Louro, RO, Salgueiro CA.  2006.  Cytochromes of Shewanella respiratory pathways. Metal Ions in Biology and Medicine - volume 9. (Alpoim, M.C., Morais, P.V., Santos, MA, Cristovão, AJ, Centeno, JA, Collery, P, Eds.).:236-241., Paris: John Libbey Eurotext Abstract

No abstract included.

Antunes, JMA, Silva MA, Salgueiro CA, Morgado L.  2022.  Electron Flow From the Inner Membrane Towards the Cell Exterior in Geobacter sulfurreducens: Biochemical Characterization of Cytochrome CbcL. Frontiers in Microbiology. 13 AbstractWebsite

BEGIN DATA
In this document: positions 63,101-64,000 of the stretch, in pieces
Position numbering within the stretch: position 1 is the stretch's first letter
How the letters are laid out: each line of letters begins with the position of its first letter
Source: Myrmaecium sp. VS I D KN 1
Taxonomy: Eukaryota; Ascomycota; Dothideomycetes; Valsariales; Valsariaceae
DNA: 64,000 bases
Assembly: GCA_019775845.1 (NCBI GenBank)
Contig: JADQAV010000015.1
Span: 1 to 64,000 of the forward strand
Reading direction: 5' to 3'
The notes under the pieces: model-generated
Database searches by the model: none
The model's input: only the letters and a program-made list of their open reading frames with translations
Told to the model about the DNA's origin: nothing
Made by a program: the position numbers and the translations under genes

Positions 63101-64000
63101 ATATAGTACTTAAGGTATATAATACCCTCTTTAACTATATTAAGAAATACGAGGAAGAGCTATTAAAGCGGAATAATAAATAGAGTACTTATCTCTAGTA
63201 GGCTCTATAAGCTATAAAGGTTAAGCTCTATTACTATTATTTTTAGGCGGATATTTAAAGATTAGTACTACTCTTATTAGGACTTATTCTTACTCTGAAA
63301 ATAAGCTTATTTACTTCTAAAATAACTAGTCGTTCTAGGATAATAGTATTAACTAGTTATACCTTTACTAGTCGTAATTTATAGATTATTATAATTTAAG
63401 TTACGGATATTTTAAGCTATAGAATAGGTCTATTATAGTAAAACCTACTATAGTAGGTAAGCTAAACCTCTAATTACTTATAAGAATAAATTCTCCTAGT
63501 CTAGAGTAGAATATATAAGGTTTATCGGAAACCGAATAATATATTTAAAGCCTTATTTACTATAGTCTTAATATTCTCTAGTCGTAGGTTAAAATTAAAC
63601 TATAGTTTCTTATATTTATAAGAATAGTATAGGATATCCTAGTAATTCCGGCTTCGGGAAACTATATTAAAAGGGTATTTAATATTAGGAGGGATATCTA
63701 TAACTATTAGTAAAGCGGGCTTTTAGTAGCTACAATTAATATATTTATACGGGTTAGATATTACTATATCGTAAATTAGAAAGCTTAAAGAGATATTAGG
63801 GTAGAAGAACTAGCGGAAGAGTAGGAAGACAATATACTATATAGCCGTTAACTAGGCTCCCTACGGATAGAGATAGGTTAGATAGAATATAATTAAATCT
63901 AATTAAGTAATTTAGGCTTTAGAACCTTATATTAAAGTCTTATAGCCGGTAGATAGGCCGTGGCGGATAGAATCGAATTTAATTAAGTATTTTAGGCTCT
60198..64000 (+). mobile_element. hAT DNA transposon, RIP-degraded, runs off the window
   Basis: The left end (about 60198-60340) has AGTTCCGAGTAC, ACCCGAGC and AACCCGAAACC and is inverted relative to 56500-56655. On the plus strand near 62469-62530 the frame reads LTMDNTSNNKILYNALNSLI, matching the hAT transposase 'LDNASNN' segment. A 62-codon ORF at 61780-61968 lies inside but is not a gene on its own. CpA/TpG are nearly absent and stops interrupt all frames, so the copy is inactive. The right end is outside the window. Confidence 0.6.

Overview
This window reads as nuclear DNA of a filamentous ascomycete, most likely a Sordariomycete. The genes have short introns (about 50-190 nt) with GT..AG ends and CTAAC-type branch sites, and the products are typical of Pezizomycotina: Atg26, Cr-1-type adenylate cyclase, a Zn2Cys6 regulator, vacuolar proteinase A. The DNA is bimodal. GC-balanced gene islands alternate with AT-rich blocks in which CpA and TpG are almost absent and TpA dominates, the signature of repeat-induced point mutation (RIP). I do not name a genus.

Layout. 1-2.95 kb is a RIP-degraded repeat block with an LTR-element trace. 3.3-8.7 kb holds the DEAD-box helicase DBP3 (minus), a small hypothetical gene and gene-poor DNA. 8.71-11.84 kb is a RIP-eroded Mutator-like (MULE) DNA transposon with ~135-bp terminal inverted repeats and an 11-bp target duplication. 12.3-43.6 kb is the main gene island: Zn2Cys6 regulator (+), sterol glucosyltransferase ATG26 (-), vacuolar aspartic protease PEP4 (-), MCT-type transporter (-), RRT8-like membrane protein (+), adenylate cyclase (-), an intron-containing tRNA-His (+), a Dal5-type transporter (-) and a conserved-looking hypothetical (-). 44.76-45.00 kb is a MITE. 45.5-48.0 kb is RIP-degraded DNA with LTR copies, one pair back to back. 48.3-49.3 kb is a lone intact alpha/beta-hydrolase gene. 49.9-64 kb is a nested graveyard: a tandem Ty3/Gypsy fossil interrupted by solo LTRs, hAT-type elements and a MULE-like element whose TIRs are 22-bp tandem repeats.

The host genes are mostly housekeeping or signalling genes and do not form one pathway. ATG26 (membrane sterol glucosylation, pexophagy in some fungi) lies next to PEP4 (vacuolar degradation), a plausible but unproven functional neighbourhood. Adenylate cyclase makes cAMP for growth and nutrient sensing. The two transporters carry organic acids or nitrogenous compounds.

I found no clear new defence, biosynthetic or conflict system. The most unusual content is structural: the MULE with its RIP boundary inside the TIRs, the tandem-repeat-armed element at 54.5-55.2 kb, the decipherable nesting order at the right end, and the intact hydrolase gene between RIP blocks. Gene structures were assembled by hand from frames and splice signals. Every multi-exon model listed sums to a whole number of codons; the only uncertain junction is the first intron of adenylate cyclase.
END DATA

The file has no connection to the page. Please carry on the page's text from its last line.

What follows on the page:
Exoelectrogenic microorganisms are in the spotlight due to their unique respiratory mechanisms and potential applications in distinct biotechnological fields, including bioremediation, bioenergy production and microbial electrosynthesis. These applications rely on the capability of these microorganisms to perform extracellular electron transfer, a mechanism that allows the bacteria to transfer electrons to the cell’s exterior by establishing functional interfaces between different multiheme cytochromes at the inner membrane, periplasmic space, and outer membrane. The multiheme cytochrome CbcL from Geobacter sulfurreducens is associated to the inner membrane and plays an essential role in the transfer of electrons to final electron acceptors with a low redox potential, as Fe(III) oxides and electrodes poised at −100 mV. CbcL has a transmembranar di-heme b-type cytochrome domain with six helices, linked to a periplasmic cytochrome domain with nine c-type heme groups. The complementary usage of ultraviolet-visible, circular dichroism and nuclear magnetic resonance permitted the structural and functional characterization of CbcL’s periplasmic domain. The protein was found to have a high percentage of disordered regions and its nine hemes are low-spin and all coordinated by two histidine residues. The apparent midpoint reduction potential of the CbcL periplasmic domain was determined, suggesting a thermodynamically favorable transfer of electrons to the putative redox partner in the periplasm − the triheme cytochrome PpcA. The establishment of a redox complex between the two proteins was confirmed by probing the electron transfer reaction and the molecular interactions between CbcL and PpcA. The results obtained show for the first time how electrons are injected into the periplasm of Geobacter sulfurreducens for subsequent transfer to the cell’s exterior.